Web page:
Nucky Thompson escaped death last week when Babette’s Supper Club was bombed, but he was not left unscathed. Just when he needs his usually scheming mind as sharp as a needle, he finds himself walking around in a fog.
Having suffered a concussion from the explosion, we see Nucky drifting in and out of mental acuity and consciousness. He doesn’t recognize his own brother Eli, mistakes Chalky for a shoeshine boy, and scares the dickens out of his 7-year-old stepdaughter Emily at her birthday party by acting plain whacky. He repeats himself, continually asks what time it is, and mixes his business plans with the birthday party plans. Sadly, he merely has flashes of his mistress, Billie Kent, who died in the explosion and he doesn’t immediately realize she’s gone. Later in the episode – during a clear spate of consciousness – he murmurs in despair, “She’s dead… and it’s my fault.”
As bleak as this episode, titled “The Milkmaid’s Lot,” is for Nucky, it has its moments of hilarity. More on that later.
Nucky knows he has to go to war with New Yorkers Gyp Rosetti and Joe Masseria; he calls a meeting with Arnold Rothstein, Waxey Gorden and a coalition of the rival gangs. If he can convince them to go to war against Rosetti and Masseria, he’ll have it made. He calls a meeting that night at the Ritz Carlton to convince the gangs to back him up and take out Masseria and Rosetti. The buildup to the big meeting cannot be understated. As long as Masseria and Rosetti have a stronghold on Tabor Heights, the Atlantic City liquor will not get through to New York. Rosetti actually holds a town meeting in Tabor Heights, telling residents he will pay them $200 a month for their silence, should they notice anything illegal going on. Rosetti, played by actor Bobby Cannavale, is all bluster and ego and relishing the role of dictator.
When a lady asks about Bible camp, Gyp snaps, “Bible Camp’s cancelled. I’m not really doing questions-and-answers right now.” When Gyp visits the town hall/museum, he is intrigued by a wax statue of “Mad Anthony Wayne,” bedecked in military regalia and a grand three-corner hat. When the historian explains to Rosetti that Wayne was a brigadier general in the Continental Army, Rosetti seizes on the name “Anthony,” and speculates he must have been Italian. Uh, don’t think so.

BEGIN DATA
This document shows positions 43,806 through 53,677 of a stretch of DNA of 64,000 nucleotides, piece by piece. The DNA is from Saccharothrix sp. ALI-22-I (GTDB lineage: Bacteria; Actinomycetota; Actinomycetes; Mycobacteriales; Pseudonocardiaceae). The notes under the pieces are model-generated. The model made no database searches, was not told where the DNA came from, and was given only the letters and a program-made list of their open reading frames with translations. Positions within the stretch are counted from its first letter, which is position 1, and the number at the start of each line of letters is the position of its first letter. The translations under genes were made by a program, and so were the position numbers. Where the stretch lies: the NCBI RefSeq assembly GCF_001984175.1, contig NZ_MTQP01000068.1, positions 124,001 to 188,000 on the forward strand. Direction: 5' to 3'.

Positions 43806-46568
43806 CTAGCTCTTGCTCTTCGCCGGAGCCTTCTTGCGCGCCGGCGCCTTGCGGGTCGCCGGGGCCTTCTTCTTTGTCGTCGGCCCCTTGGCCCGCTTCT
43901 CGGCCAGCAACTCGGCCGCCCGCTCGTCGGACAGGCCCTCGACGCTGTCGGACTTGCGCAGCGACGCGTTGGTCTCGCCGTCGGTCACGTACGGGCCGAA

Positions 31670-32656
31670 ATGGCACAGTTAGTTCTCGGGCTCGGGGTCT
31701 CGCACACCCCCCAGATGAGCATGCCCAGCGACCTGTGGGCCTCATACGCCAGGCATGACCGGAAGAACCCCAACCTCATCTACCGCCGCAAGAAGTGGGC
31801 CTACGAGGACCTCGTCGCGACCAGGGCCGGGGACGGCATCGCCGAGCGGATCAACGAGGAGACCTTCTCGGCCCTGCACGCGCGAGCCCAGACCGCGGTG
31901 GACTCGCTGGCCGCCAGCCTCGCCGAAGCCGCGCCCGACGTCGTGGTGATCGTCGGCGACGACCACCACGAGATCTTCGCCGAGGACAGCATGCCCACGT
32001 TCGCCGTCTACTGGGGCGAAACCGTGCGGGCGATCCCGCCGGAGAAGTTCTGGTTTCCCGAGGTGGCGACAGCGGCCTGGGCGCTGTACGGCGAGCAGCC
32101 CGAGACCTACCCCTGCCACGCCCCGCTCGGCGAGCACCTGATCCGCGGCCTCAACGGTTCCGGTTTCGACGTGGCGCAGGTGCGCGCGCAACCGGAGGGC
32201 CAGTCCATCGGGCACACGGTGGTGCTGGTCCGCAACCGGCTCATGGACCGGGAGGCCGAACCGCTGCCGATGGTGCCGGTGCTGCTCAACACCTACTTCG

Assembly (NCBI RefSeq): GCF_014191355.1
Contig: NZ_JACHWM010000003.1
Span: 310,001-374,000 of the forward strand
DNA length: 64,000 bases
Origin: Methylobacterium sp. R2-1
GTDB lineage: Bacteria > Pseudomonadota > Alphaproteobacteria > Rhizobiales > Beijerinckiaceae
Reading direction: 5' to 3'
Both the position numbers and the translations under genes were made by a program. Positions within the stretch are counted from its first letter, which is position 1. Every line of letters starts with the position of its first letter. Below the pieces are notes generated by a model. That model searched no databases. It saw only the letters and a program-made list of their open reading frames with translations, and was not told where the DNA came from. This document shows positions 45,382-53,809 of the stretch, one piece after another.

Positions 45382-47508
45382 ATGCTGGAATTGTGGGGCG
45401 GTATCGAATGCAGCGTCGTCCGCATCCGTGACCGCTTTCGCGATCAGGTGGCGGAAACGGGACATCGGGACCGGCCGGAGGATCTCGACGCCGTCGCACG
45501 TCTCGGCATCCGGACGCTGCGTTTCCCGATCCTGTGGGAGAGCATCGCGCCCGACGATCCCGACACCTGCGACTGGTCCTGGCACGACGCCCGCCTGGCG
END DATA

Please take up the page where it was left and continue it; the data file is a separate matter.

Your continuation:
After a fainting spell and a bout of near-projectile vomiting caused by the concussion, Nucky tells his wife Margaret: “You have to understand: No matter what you think of me, there's no walking away. It doesn't work like that. I do it to them, or they do it to me. That's all there is.” Now one would think demure Margaret might caution Nucky. Instead, she gives him a pep talk, and tells him to get out there and attend to business. The first tip-off that things will not go Nucky’s way is when he is notified that Joe Torrio “sends his regrets.” Without Torrio’s backing, it’s going to be a hard argument to win.
Remarkably, Nucky holds his own, faltering just once, but manages to pull off an air of leadership. Unfortunately, the coalition of gang leaders follows Rothstein, and snub Nucky. Enraged, Nucky loses his normal composure and continually shouts petulantly, “I won’t forget this! I won’t forget this!” One has to wonder how much of Nucky’s stumbling can be attributed to the concussion and how much his true character is showing after all.
Things are a disaster on the home front as well. Nucky almost catches Margaret and Owen in a romantic rendezvous, but his mind is so foggy he suspects nothing – not even that the two are planning to run away together. Some place “far away,” Margaret notes.
The only bright note this week for Nucky is that his plan to have bootlegging attorney George Remus and Attorney General Harry Daugherty arrested is finally coming to fruition. Federal agents raid Remus’s house and what could have been played as a gunfight or bloodbath instead is like a scene from a Marx Brothers film. Amid squawking birds and slick floors, the federal agents chase Remus – clad only in underwear and a robe (which is pushed wide open by his girth) in the bootlegger’s lavish aviary. His annoying habit of referring to himself in the third person (“George Remus doesn’t get arrested!”) merely adds to the fun. But make no bones about it, when Assistant U.S. Attorney Esther Randolph arrives, Remus is ready to spill his guts right there. And she’s more than willing to listen. It would mean taking down Daugherty, her corrupt boss.
In a sweet subplot, disfigured war veteran and gangster Richard Harrow strikes up a romance with Julia Sagorsky. When they attend a social at the local American Legion Hall, and a wiseguy dares Richard to dance, Richard surprises everyone – including Julia – with his suave moves on the dance floor. It’s a shame there’ll be hell to pay later on with Gillian for taking the night off.
Perhaps the coup de grace of silliness in this episode is when we see a gun-toting hand break the glass that surrounds the statue of “Mad Anthony Wayne,” and steal the three-pointed hat.
Come on, now, seriously ... is anyone at all surprised when we see Gyp Rosetti wearing the brigadier general’s hat as he struts down to the beach to survey the liquor transfer at Tabor Heights? We all know Gyp is going to go one way or another, but I sure hope they hold to him for as long as possible.
I think the writers relish the idea of dreaming up the names of episodes, knowing they’ll be sending us scurrying to Google to figure out what the heck they’re talking about. As far as I’ve been able to Google, the title of this week’s episode comes from a quote by Queen Elizabeth I: “That milkmaid’s lot is better than mine, and her life merrier.”